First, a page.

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Data Standards

(March 31, 2004) - Can you imagine how narrow the web would have been if the HTML spec had defined categories of data for all to use? If the question sounds overly technical, we'll simplify it a bit. The HTML standard (the basic work that makes the web possible) only defines formatting. You can put whatever data you want into it however you want. There is no form of data that is prohibited on any web page. Content and its categorization are the privilege of the content owner.

In response to yesterday's article, we received more of the usual stuff about HR-XML and a couple of other approaches to data structure. Somehow, our readers did not take the time to look at the idea of RSS (or, more likely, we failed to explain adequately).

Data structure is transaction dependent. XML, as defined by big company committees like the HR-XML group, is all about the collaborating companies desires to see their world views embedded. In an RSS world, XML is a distribution approach, not another attempt to build the one perfect information infrastructure. While it may be that Company A wants the data you send it to be structured in one way, it is inevitable that Company B will want another form.

RSS is agnostic on the subject of how the data is structured. In fact, most RSS applications assume that the creative juice required to generate categorization comes from the creator of the data, not the consumer of the data. Anyone who has actually tried to impose data standards on users/creators is well aware of the fact that this is a recipe for unusable systems. Unfortunately for the HR-XML crowd, the real work is just becoming obvious. Rather than the imperial approach of setting standards for sheep to follow, the ultimate challenge of XML will be to reconcile categorizations made by Resume (and other content) creators.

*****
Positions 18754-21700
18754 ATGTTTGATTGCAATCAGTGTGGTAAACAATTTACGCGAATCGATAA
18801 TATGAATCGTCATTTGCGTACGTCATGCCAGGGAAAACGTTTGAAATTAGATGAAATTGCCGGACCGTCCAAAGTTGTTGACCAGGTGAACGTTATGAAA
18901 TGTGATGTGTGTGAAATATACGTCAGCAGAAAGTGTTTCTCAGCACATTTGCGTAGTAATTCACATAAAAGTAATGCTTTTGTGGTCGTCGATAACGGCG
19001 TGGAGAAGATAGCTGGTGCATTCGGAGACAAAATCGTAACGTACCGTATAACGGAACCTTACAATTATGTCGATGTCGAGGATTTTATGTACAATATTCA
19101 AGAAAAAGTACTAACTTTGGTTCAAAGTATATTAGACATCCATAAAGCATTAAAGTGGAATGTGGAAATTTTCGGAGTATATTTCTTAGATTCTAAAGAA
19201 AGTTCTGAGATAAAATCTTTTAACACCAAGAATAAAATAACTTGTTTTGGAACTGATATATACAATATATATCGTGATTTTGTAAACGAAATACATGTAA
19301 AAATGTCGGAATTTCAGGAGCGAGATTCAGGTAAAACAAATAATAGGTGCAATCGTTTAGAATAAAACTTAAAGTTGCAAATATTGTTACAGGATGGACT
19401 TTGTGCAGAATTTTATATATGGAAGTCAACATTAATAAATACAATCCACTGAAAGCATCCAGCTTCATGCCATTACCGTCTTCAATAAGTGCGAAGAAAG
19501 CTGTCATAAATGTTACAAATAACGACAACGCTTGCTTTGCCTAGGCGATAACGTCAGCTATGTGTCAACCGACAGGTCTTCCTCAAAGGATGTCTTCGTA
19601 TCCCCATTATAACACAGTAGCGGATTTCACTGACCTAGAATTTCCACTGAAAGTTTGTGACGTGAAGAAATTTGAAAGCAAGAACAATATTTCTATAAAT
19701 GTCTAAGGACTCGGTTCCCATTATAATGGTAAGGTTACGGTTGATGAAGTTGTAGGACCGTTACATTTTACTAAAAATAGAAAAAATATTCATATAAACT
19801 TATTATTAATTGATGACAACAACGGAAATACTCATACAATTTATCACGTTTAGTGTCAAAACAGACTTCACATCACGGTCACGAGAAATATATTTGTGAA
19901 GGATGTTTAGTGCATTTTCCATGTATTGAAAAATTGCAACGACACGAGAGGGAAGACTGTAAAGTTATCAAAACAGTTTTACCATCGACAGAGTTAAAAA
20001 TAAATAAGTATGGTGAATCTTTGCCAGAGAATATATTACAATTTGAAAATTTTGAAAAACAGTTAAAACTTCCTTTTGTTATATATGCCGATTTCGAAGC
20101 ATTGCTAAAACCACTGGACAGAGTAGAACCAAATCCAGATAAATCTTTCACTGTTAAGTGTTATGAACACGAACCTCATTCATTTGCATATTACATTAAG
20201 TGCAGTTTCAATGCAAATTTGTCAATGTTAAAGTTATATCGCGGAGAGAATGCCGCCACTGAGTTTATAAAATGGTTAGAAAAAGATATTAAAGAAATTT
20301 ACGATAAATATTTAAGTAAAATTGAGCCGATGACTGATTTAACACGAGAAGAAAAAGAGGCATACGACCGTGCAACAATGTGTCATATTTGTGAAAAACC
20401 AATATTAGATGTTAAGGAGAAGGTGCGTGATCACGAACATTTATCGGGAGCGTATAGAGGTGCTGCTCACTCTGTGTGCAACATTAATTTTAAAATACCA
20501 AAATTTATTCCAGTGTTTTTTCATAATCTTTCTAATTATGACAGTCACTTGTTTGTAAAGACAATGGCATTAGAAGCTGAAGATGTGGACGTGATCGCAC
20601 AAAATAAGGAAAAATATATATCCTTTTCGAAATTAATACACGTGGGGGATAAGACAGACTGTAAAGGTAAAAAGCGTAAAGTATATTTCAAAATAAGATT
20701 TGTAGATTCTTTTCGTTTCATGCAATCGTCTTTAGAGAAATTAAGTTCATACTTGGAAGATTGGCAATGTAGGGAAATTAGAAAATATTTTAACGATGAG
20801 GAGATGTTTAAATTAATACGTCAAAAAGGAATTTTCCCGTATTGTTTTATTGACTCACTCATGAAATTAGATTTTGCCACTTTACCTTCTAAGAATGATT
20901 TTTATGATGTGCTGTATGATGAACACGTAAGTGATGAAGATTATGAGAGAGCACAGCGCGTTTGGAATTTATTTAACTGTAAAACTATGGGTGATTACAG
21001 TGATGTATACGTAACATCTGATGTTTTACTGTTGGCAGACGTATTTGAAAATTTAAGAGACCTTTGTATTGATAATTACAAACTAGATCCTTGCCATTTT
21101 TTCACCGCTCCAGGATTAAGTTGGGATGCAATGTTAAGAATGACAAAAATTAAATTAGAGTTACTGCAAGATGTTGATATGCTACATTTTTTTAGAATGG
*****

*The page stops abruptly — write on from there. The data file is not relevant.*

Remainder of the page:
This is a surprise affront to the arrogant folks working to make life easier for the end consumers of the data.

The reality of the RSS-XML resume world is that content creators (people with resumes) will define their own categories of data. The more sophisticated the creator, the more creative the categorization. The reasons for variation will range from the (very important) notion that "my" data merits discrete categories to more mundane (and equally important) ideas like the maintenance of privacy and retention of ownership of the core data. While resumes will, indeed, be syndicated, they will live fully useful lives outside of a database as platforms for communication. Rather than becoming more conforming, they will become less so.

There will, of course be an advantage gained by the first companies to unveil ReSSume style systems. Standards emerge from usage (as is the case with RSS itself). It is rare that a committee gathers together enough real execution initiative to make a standard stick. It is hopelessly unlikely that the HR-XML bunch will. The tool with the broadest acceptance will prevail.

All of the current XML content creation systems on the market encourage user categorization. This ensures that content creators are talking to the right audience.. Unfortunately for the folks who would like data modeling to become deterministic, the trend is towards pure anarchy. It is far more likely that Recruiting shops will begin to contain data analysts than that industry standards will prevail.

John Sumser

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